Do you own any immovable property in India? Do you anticipate your parents giving you an immovable property under a Will?
There has been multi-fold appreciation in the real property (“property”) prices throughout India. Due to appealing exchange rates of the U.S. Dollar to the Indian Rupee, purchase of property by Non-Resident Indians (NRIs) has grown multi-fold in the recent months.
So what happens when you sell such property? For the sake of simplicity, we have assumed that all properties sold were second homes; they were not used for business and were not let out for rental purposes.
From India Income Tax point of view:
If the property is held for more than three years, you get an indexation benefit on the cost (basis) that you have purchased. Indexation is a technique to adjust income payments to maintain purchase power after inflation.
If the property is acquired prior to 1st April 1981, you are entitled to substitute the market value of a property as on 1st April 1981 as your cost of acquisition and thereafter you can avail of indexation benefits.
The capital gains on a sale of the property is computed as under: Sale value of the property – 100 Expenses on sale ———-2 Net realization—-98 Cost of acquisition —-10 Indexed cost 10*852/100—–85 Capital gain – 13
If the Sale price of the property is less than the Stamp Duty value (as determined by the Stamp Duty Authority in India), then the difference in the price may amount to capital gains in India.
You can avail of the “rollover benefit” under Section 54 of the Indian Income Tax Act by purchasing another residential house either one year before or within two years after the date of sale or constructing a residential house within a period of three years from the date of sale. The cost of acquisition/construction of a new residential house should be more than capital gains. If you invest less, the shortfall will be taxed as a capital gain.
You can also take the benefit of reinvestment in certain notified bonds. However, you can invest only up to Rs. 50 lakh in a financial year (which is April to March).
If you are not able to make the required investment to avail of the exemption on capital gains before the due date for filing your tax return, the amount of capital gain has to be deposited in a separate account in a nationalized bank under the Capital Gains Account Scheme (CGAS) before the Due Date of filing your return for the relevant year.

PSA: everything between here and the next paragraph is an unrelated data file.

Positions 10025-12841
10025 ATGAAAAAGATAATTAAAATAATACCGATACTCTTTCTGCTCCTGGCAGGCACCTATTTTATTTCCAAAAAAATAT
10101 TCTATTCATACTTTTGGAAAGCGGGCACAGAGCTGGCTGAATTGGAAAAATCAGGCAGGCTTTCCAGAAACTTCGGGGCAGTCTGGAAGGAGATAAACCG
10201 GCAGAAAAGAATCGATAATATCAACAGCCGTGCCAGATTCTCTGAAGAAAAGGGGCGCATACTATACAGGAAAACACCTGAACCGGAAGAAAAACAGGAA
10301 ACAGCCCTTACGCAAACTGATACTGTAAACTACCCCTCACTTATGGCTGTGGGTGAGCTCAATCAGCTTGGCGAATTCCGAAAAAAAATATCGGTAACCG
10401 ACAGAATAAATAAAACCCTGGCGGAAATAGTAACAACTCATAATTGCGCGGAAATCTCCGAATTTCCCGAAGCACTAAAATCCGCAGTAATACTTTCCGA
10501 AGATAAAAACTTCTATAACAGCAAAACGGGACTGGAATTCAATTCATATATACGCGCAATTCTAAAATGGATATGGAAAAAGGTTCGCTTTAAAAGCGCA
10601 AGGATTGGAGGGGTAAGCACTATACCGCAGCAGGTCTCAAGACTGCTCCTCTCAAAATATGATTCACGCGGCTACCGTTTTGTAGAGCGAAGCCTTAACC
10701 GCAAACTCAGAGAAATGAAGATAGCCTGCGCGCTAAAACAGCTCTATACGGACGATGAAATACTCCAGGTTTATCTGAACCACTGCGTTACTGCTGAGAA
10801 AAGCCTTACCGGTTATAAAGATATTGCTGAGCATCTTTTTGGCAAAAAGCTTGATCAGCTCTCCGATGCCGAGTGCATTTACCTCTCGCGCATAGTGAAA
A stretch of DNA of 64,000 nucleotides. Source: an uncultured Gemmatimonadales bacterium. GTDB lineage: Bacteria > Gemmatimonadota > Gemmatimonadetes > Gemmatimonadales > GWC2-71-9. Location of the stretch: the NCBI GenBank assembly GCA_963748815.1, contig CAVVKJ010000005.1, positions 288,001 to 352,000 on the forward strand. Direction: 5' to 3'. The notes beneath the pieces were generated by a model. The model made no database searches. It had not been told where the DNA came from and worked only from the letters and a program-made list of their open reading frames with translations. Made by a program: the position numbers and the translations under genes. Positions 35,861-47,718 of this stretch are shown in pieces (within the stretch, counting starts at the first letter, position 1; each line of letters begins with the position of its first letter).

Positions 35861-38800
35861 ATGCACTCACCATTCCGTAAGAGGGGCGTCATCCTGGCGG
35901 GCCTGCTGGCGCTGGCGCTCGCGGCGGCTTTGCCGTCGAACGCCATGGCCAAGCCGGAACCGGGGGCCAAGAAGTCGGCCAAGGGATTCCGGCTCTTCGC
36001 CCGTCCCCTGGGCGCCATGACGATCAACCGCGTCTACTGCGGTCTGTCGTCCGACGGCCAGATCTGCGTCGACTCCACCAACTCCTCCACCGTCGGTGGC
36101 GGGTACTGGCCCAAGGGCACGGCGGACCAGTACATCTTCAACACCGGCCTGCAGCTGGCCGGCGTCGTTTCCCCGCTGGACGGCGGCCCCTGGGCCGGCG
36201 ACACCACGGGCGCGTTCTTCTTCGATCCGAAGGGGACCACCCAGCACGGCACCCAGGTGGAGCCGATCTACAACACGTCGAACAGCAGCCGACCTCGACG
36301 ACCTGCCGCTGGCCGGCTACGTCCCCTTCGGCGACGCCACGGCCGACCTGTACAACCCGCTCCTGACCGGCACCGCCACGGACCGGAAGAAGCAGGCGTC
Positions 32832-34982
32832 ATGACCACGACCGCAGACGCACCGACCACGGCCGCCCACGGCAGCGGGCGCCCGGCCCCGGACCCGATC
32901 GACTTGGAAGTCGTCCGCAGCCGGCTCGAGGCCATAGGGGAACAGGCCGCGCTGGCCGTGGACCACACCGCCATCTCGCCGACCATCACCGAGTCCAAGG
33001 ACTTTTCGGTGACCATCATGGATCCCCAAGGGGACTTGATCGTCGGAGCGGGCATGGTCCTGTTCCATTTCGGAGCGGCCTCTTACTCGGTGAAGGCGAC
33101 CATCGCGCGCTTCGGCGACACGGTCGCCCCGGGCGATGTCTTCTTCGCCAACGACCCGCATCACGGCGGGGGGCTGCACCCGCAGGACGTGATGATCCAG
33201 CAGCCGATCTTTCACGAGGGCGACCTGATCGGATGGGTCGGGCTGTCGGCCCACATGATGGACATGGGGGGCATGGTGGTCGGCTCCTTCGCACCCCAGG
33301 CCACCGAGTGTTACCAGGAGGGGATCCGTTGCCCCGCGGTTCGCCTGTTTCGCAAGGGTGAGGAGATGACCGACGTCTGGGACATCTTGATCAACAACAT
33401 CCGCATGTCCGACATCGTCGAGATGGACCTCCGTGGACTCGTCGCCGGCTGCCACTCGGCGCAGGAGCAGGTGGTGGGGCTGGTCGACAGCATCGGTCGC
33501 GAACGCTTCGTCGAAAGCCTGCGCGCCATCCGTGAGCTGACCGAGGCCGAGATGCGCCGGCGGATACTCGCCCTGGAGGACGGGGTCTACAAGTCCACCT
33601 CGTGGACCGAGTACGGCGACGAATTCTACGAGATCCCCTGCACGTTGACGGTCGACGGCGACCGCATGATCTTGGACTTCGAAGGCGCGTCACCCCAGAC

The Purchaser would be required to deduct tax at source at the rate of 20% if the property is held by you for a period of three years or more. At the rate of 30% if the property is held for a period of fewer than three years.
From U.S. Income Tax point of view:
The sale of property in India is taxable in the United States if you are a U.S. Resident for U.S. Income Tax purposes.
The capital gain is calculated by deducting the cost of acquisition from the sale price.
You do not get any indexation benefits in the United States.
If the property was your main home for at least 2 years during the 5-year period ending on the date of sale, you can exclude up to $250,000 of the gain. If married, filing jointly, you can exclude up to $500,000 if you both used the home as your main home for the required period. You can’t claim the exclusion if you sold another home within the 2-year period ending on the date of sale and claimed the exclusion for that sale.
If the property does not meet the above conditions, the property would be regarded as a second home (i.e. property which was not used primarily for your residential purposes).
If the property (second home) is held for more than one year and is sold at a gain, such gain will be taxed as long-term capital gain subject to a maximum federal tax rate of 15%. For property held for less than one year, a normal rate of tax applies.
A U.S. Person selling property in India can avoid paying of tax on the gain arising on the sale of property in India by using various tax exemption provisions stated above under the Indian Income-tax act. However, he may still be liable to pay the tax in the United States.
Further, it is very important to determine what would be the cost (basis) of property sold (e.g. inherited property, property received as gift, etc.). U.S. Income Tax rules in comparison to the Indian Income Tax rules are quite complex and different in such matters. You also need to look into what disclosures would be required in India and in the United States and how you would remit your funds back to the United States.